To the best of my knowledge the Lamborghini 5.0 remains unique; no Audi uses this or a version of it.

The Audi 5.2 V10 is a relative of the 4.2 V8:

Audi internal study guide said:
The 5.2L V10 engine is based on the design of the 4.2L V8 engine with the addition of two cylinders. The V10 cylinder block, cylinder heads, camshaft drive, fuel system, and intake manifold concept were adapted from the V8 engine.
Whether Lamborghini's 5.0 is inspired by, engineered from, or in any way evolved from an Audi engine I don't know but anecdotally the answer is no.

The RS6 C6 generation 5.0 twin-turbo V10 is unique again and was only ever used in that car.

The nutty Q7 used a V12 diesel, itself an indirect Le Mans refugee.


The 5.2 did see service in the S6 (C6 generation) and S8 (D3 generation), although these variants were wet-sumped and lower-revving.

jakesmith

3,180 posts

109 months

Thursday 10th January
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If only you’d put 15p in a jar every time you drove a mile. Then you’d have the cash ready and waiting for the rebuild!

David_T

8 posts

18 months

Thursday 10th January
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As several have already expressed above, thanks to OP for so openly sharing your engine re-build information and to Ricky for providing the benefit of your knowledge and experience of these engines.

I hope I’m not going too off-track with the following but you may already have the answers.

From the above posts it seems that for the pre LP engine cars, some/several of the longer term owners are probably heading towards an engine re-build due to the deterioration of the car’s ageing and disintegrating catalytic converters. Having your car serviced at the Lamborghini dealer won’t help, as per the above although they may provide a very thorough service, they probably won’t be mentioning this. Having a relatively low mileage (say low 20Ks) compared to more day to day cars (4321go’s excluded!) and not being thrashed from cold, largely one driver and no track day useage seems to be of no relevance.

For the pre-LP cars, even the youngest aged about 2008 will have 11 year old cats if they are the original ones, earlier cars even older. Are there any obvious warning signs that the cats are failing, thus already causing additional bore wear, without dismantling the system? At low 20k mileage I’m not yet seeing high oil consumption.

For those owners who would have preferred to keep the car as near to standard as possible, their preference would be to leave everything (the cats) as they are. The advice from the experts seems to be to ‘de-cat’ the probably deteriorating original cats, if you are intending to hold onto the car for the next few years. I certainly don’t want to be facing the cost of a similar engine rebuild. From the earlier posts it seems that the options are: 1) bypassing the existing cats, I assume that the originals remain in place; 2) replacing them; or 3) removing the cats. For option 1), is that switchable for the MOT? Possibly this is the lowest cost option. For option 2) is there already a longer lasting replacement? For 3), removing the cats, how do you get the car through the MOT? A re-map will also be needed.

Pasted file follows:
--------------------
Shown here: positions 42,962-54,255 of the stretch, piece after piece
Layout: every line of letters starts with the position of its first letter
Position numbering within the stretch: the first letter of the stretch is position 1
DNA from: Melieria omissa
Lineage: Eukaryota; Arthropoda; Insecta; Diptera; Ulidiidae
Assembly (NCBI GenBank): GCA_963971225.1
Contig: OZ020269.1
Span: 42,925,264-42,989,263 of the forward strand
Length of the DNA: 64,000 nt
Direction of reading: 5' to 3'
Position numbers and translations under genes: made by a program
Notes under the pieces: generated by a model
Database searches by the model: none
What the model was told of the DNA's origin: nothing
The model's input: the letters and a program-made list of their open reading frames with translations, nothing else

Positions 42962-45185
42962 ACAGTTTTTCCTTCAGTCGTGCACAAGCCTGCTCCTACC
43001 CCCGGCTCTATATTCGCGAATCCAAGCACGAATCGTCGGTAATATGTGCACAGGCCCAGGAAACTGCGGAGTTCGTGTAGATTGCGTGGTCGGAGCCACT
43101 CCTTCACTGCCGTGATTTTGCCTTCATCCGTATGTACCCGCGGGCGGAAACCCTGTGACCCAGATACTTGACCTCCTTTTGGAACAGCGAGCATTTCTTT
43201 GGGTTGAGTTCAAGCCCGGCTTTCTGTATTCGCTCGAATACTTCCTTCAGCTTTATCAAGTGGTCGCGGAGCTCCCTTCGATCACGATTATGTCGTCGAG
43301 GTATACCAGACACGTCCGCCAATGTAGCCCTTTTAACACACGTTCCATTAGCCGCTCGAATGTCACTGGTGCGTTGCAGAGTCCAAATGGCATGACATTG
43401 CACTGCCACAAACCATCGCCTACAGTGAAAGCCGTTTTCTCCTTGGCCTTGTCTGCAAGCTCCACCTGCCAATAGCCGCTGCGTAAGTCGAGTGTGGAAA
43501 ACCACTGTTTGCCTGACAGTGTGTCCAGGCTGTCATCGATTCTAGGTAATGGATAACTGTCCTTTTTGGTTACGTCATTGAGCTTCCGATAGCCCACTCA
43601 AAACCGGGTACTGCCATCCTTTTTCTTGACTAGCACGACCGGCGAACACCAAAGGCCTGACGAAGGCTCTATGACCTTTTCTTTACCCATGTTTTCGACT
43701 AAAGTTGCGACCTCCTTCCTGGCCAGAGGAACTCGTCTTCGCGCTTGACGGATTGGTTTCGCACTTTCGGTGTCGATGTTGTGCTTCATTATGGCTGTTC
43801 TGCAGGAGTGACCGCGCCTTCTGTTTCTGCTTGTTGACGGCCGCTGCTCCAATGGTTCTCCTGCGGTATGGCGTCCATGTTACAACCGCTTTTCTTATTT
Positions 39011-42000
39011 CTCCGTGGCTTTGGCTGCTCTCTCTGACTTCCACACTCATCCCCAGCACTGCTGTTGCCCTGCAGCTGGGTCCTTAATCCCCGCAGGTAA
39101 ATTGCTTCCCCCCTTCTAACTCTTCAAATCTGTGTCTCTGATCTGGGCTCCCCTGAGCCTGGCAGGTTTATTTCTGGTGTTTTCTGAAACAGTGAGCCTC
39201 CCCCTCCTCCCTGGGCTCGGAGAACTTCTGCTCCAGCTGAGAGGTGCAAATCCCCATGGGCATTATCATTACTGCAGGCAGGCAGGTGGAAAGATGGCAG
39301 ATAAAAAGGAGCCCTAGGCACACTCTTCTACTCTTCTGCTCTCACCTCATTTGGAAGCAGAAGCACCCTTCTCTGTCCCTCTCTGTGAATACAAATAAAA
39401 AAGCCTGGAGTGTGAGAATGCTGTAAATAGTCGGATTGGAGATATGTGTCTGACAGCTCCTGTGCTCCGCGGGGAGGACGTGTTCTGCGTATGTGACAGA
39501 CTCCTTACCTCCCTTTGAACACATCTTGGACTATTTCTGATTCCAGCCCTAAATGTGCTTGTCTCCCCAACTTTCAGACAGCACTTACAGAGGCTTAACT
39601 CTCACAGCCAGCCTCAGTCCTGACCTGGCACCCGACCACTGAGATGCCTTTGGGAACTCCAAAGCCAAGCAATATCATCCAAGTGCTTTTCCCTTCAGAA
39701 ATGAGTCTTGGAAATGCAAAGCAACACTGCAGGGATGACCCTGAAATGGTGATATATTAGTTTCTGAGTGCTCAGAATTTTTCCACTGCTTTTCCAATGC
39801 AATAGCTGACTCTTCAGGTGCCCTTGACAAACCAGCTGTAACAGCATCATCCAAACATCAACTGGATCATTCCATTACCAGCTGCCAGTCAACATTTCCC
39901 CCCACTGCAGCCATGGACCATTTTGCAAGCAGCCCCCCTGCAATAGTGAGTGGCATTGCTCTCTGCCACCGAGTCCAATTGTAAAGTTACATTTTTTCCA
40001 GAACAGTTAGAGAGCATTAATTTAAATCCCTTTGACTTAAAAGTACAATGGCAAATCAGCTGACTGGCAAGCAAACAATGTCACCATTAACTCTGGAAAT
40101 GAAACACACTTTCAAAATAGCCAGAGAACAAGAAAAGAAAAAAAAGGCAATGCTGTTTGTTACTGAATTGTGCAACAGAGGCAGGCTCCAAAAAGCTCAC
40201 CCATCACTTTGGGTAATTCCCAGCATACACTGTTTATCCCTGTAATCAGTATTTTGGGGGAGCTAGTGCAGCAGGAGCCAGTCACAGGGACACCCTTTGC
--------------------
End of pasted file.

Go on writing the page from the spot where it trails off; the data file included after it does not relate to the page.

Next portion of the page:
Personally I prefer not to have the blue flames and already have an Superleggera exhaust.

Any further advice would be appreciated.

200Plus Club

5,078 posts

216 months

Friday 11th January
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I would assume if you want it standard ish then getting an exhaust specialist to fit you brand new sports type cats would be the option at perhaps 8yrs or more age purely as a safety precaution would be good insurance.
Cats themselves are not that expensive in the run of things, it's getting yours out and new welded in that will be the initial cost.
I have seen sports cats on v band clamps that once fitted are easily swapped if access isn't too bad. I imagine they are a nightmare to get to on a v10 lambo or R8 and that Ricky would be well placed to advise.

David_T

8 posts

18 months

Friday 11th January
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Thanks for the PMs. I now understand that there isn't the space to bypass the cats, these are in fact replaced by straight through pipes. Then a re-map is required.

4321go

Original Poster:

377 posts

125 months

Sunday 20th January
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Just a brief update tonight, starting with some spectacular thread drift.

I can thoroughly recommend the guided tour of the Ramsbury brewery and distillery! https://www.ramsbury.com/book-a-guided-tour My cousin, Nick, was given a couple of tickets for his birthday last year and invited me to accompany him, so we went on Friday. There’s plenty of opportunity throughout the tour to sample their excellent craft ales, vodka and gin. I’m not a white spirits fan, but both of the latter are really good; certainly good enough to sip neat! Fred, one of the two brewers, gives a really enthused 90 minute tour, and clearly loves doing so. He’s also a real petrol-head and will love it if you turn up in something interesting!

Why tell you this? Because Ramsbury is half-way between Nick’s in Newbury and Ricky’s joint in Swindon. So I bit the bullet, picked up Nick and drove to the brewery tour (!) and then afterwards we both went on to Swindon. (And before that causes uproar, I think that imbibed about one third of a pint in total. Bugger!!)

Ricky was hoping to have my engine out early last week, but it’s been fighting him. So he’d only got about half-way through the dismantling process required to extract it. However, it may actually be out by now. He told me that he intended to work on Saturday to get it out. I told him that I was in no rush and would prefer him to have a life. But it’s his company and he believes that he’s fallen behind with my car. It’s a personal deadline thing. I like that attitude!

I foolishly missed the opportunity to take the photograph that could easily have encompassed both my Lambo, two V10 R8s and a V8 R8, all in a similar state of undress. Without their rear bodywork, no number plates would have been visible and it would therefore have been perfect for posting. And it would have been an excellent example of why I know that my car is at the right place.